Tokarz said "That vacuum is being filled," only to have Faber interrupt before Tokarz could get to parts 2 and 3 with another question about whether bank lending's coming back.

Tokarz said of his business, "The market's pretty strong," with only a couple companies recently restructuring covenants.

He mentioned some of his positions but generally not by name, including U.S. Gas & Electric, and holdings in "consumer food processing, food distribution ... consumer products .. if you're wearing an anti-perspirant today, there's a 70% chance you're wearing one of our products from that consumer company."

David Faber noted Greenhill is at a "new 52-week low."

[Thursday, June 2, 2011]

Tim Seymour makes fun
of JCPenney shoppers

Tim Seymour told Guy Adami on Thursday's Fast Money, "Reiterating that you are not shopping at Tiffany's, but, but speaking of JCPenney where you might be ... um ... not that there's anything wrong with that, no."

While Seymour feebly grasped for "Caddyshack"-esque humor, Steve Grasso jacked one out of the park with one of the best Fast Money 1-liners in months.

Michael Darda had spent a healthy amount of airtime calmly explaining the jobs situation. "We're not falling off the cliff, we've hit a bit of an air pocket," Darda finally said.

"I think Michael Darda sucked up that whole air pocket," Grasso said.

Where in the world does
Guy Adami truly stand on S&P 1,300?

Just as we pointed out from the Fast Money Halftime Report Thursday (see below), Guy Adami sounded a bit confused on the 5 p.m. show as to whether he thinks the S&P is actually going north, or south, of 1,300.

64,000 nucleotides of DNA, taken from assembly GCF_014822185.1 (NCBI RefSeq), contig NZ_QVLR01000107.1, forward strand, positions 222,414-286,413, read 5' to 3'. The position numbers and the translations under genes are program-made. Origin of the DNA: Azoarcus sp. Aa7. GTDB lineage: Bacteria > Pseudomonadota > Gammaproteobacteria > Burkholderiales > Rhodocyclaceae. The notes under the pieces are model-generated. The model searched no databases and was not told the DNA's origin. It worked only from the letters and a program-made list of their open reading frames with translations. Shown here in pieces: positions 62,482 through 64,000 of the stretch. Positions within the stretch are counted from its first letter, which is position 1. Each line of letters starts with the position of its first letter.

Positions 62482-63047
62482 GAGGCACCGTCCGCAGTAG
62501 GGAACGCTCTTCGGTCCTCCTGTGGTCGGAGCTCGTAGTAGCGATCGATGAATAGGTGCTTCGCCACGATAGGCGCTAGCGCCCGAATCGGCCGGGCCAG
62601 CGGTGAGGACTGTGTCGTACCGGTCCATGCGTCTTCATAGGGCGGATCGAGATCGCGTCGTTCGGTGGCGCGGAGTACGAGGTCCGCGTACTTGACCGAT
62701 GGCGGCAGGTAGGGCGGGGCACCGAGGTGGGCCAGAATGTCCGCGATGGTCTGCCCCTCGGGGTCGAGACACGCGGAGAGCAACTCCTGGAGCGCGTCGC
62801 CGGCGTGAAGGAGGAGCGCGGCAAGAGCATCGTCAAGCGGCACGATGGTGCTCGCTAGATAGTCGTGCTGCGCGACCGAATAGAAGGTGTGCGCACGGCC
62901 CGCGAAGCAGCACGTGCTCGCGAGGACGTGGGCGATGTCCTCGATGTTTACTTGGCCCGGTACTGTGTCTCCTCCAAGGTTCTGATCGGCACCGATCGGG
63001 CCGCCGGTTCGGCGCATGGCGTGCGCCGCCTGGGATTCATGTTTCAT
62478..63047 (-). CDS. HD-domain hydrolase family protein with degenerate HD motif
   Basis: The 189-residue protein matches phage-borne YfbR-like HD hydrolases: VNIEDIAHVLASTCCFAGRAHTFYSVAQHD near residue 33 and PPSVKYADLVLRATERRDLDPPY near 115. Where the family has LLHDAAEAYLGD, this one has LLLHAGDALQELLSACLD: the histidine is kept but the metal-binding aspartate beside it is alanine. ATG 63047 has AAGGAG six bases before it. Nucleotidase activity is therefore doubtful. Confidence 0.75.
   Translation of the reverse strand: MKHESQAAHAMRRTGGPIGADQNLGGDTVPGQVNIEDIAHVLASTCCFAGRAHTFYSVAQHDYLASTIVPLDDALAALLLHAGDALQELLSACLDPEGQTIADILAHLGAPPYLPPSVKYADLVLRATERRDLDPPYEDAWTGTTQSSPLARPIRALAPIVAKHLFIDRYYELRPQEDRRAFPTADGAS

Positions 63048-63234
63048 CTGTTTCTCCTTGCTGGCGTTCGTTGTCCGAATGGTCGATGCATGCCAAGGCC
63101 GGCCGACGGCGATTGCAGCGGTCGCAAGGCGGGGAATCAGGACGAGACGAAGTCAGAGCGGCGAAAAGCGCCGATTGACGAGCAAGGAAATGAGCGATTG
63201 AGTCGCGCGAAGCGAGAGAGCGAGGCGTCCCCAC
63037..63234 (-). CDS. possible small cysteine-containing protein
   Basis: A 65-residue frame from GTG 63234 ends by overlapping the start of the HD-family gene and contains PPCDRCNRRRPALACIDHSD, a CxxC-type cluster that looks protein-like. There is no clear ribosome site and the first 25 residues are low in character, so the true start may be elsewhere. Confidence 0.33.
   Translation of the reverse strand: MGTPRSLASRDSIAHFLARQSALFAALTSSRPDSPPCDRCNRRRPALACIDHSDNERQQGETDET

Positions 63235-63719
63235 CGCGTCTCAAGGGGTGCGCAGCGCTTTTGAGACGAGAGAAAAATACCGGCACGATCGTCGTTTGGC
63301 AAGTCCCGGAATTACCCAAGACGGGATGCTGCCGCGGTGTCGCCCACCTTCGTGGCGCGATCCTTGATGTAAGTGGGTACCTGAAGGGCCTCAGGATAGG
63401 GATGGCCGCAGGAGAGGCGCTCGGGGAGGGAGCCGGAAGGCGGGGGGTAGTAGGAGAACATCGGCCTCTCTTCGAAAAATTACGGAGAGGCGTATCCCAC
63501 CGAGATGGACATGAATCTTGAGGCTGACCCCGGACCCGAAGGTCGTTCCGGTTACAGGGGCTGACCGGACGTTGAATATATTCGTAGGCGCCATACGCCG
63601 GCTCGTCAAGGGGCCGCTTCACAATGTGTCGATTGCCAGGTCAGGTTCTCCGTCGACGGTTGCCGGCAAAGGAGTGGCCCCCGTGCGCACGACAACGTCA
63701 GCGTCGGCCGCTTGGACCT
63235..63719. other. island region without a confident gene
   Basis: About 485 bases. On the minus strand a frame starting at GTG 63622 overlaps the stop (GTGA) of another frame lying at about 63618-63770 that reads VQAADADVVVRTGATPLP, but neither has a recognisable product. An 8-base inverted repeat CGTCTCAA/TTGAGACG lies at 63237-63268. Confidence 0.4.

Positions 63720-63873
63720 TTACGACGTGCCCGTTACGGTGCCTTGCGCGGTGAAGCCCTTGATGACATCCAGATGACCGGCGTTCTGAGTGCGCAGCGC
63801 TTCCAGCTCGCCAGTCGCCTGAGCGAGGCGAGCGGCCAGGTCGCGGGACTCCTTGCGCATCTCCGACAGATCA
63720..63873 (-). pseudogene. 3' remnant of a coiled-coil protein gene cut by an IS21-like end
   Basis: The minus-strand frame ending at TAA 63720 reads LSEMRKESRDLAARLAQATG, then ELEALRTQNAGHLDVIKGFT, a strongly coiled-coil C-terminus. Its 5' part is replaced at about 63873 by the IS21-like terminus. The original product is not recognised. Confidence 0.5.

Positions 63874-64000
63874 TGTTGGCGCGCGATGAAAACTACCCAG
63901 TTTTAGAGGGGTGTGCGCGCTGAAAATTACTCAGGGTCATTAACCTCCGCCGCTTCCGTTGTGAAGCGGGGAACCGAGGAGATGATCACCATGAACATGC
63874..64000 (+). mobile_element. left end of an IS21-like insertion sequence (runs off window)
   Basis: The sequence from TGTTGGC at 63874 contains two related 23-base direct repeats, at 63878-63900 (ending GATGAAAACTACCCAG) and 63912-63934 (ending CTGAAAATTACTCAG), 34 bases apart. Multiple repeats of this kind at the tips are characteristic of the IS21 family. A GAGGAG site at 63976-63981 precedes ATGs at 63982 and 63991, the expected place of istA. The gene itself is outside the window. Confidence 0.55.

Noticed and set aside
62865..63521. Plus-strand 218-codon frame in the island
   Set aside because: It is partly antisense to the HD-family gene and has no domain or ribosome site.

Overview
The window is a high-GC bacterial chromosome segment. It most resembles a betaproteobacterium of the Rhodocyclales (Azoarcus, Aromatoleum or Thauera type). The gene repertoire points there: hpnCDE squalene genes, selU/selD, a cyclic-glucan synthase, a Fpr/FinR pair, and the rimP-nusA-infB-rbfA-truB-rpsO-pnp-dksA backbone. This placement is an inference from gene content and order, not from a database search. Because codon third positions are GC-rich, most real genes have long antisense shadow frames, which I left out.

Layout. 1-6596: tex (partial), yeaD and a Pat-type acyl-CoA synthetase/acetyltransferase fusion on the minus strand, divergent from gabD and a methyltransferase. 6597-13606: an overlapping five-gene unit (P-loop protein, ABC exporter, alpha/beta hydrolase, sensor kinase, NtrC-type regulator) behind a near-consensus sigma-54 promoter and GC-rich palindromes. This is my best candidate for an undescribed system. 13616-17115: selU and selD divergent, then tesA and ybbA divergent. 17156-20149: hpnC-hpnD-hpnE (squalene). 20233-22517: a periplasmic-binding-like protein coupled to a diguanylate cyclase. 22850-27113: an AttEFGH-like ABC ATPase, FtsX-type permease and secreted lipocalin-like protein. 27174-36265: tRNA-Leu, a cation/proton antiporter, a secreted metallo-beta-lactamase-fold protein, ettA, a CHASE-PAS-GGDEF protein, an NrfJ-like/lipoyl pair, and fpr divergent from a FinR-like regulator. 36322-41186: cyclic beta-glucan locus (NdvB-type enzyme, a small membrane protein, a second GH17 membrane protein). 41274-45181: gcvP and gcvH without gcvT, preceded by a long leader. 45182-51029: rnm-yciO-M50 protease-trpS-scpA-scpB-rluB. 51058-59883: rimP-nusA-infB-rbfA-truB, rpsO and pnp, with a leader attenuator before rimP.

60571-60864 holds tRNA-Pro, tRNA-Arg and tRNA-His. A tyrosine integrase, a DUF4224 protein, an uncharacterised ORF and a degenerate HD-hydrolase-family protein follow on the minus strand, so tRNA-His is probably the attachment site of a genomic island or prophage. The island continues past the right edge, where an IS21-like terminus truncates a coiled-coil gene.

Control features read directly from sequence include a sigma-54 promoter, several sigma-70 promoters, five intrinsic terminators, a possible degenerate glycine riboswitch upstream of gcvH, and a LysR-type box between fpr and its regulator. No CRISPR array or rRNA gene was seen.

Adami noted that the market's resiliency for a long time has been impressive, that it keeps bouncing back from trouble spots.

But he said maybe that won't last forever, and, "I think you gotta fade the rally, especially if you see one tomorrow. I do believe that we're headed lower."

Tim Seymour and Steve Grasso exhibited no such indecisiveness.

"I still maintain we're going lower in June and we're gonna go through these lows that we hit last week," Seymour said.

"I'd be shorting this market right now. The volume is terrible," Grasso said, explaining that the Libya bottom is 1,294 and the Egypt bottom is 1,275.

Even Stephen Weiss, who said generally when so many people get bearish is the time he likes to buy, said he's got a short bias because there's a "lot of complacency with investors out there."

So for optimism, we turn to JJ Kinahan, who doesn't believe the market is making a serious downward move. "I think we have to close under 1,300 convincingly" to believe in that, he said.